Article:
Because of the earliness of Easter and the lateness of the strawberry harvest, it is going to be a struggle for the California strawberry industry to cover the East Coast trade for Easter this year, said Louis Ivanovich, vice president of West Lake Fresh, a Watsonville, CA-based brokerage specializing in strawberries.
But by mid-April, he said, “there is going to be absolutely phenomenal volume and quality, and people can promote with abandon from probably the 15th of April to July 15. There is going to be a very substantial crop, a very steady production out there,” and people can promote to their hearts’ content.
“We need to [promote],” he added. “We need to figure out interesting ways to keep berries on the front page of ads for food stores” and to get foodservice operators “cranked up” in order to move the large crop that is anticipated.
But it is already happening, he said. “They are doing it.” By the time volume cranks up, he expects the trade to be on board with vigorous promotions.
The April peak will come largely from the Oxnard district, with Santa Maria following. Watsonville will start to harvest some fruit as early as late March, “but it will be probably the third week of May when Watsonville will really start ringing the bell.”
There is not the overlap among the districts that there was at one time. “The varietal shifts in the Salinas and Watsonville areas have pushed more toward a later start,” Mr. Ivanovich said. “Years ago, when they were growing varieties like the Pajaro, there was a substantial amount of fruit being [harvested] in April and May.” But since there is now “such a substantial volume coming out of the Oxnard area — and they need to go into May and June to try to pay for their programs down there — Watsonville is trying not to step on top of that deal. They are trying to make it a gradual stair step as that area winds down and they wind up.”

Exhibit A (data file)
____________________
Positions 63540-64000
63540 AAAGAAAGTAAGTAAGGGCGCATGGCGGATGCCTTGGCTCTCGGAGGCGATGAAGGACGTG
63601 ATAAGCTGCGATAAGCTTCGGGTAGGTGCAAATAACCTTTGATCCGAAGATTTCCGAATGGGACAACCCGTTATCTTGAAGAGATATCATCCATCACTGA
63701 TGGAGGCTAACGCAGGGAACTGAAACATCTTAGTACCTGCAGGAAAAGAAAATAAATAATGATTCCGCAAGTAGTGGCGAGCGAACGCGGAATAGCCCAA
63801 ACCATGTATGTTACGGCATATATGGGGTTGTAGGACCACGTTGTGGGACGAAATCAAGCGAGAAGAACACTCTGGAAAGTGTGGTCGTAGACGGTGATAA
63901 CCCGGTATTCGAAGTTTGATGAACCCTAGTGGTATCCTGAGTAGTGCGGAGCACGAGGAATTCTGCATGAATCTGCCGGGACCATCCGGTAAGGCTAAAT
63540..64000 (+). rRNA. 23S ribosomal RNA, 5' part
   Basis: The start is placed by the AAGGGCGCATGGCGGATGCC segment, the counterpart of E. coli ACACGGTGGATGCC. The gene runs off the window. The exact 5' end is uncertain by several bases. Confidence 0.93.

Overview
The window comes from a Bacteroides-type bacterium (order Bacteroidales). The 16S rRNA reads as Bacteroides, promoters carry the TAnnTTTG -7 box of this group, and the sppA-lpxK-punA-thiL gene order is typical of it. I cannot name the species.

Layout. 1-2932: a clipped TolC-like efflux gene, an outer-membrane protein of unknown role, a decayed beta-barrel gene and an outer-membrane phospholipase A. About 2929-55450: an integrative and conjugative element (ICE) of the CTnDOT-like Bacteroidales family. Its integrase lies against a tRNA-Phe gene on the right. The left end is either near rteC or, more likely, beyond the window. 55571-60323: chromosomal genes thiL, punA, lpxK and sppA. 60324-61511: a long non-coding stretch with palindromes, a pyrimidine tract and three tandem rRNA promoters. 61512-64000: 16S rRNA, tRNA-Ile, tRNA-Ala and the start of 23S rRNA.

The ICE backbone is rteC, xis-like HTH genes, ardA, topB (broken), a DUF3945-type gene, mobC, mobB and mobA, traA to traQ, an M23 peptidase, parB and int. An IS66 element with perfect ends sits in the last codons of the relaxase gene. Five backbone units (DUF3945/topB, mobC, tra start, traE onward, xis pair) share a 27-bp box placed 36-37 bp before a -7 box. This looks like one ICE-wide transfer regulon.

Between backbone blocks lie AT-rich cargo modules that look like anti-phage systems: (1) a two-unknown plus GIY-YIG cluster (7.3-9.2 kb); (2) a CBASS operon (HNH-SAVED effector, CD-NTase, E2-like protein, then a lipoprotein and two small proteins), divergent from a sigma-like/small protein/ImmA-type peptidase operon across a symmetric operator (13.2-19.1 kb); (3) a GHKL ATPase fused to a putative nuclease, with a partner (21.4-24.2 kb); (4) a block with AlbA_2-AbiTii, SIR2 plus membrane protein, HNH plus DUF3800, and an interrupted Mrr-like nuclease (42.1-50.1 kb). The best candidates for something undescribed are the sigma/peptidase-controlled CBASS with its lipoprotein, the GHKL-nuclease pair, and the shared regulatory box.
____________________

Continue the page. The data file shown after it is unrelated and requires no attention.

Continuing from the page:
Watsonville has “a much wider window in which to recoup growing costs,” he said. “They are going typically to the first week of November and sometimes longer.”
Great-tasting varieties have given the strawberry industry a boost recently, Mr. Ivanovich said. “We are just very fortunate to have a lot of good eating varieties,” notably the Albion. “It is good flavor that brings people back” to buy more strawberries.
Seven or eight years ago, there were a lot of varieties in production that “had nice eye appeal but didn’t quite have the eating experience that they have with the varieties now,” he said. “Across the board, with proprietary and university varieties, we are seeing a return to a more traditional deep berry color,” not only externally but internally as well, and more importantly a return to great flavor.
For the 2013 season, “our recommendation” is for retailers to begin providing a value to the customer of heavier packages from mid-April on, he said. “They want to start getting into two pounders, three pounders, four pounders. I think there is a great case for that, because we are going to have the volume to do it — the price points are going to be such that [marketers] can promote those to their clients, and people are really going to see great customer satisfaction when they are getting a nice-sized container and they can do something special.”